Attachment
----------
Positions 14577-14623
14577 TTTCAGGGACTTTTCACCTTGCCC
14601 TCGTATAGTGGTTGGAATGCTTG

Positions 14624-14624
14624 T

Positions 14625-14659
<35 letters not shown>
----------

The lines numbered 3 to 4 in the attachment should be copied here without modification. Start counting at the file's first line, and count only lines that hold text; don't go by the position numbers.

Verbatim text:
14601 TCGTATAGTGGTTGGAATGCTTG

Positions 14624-14624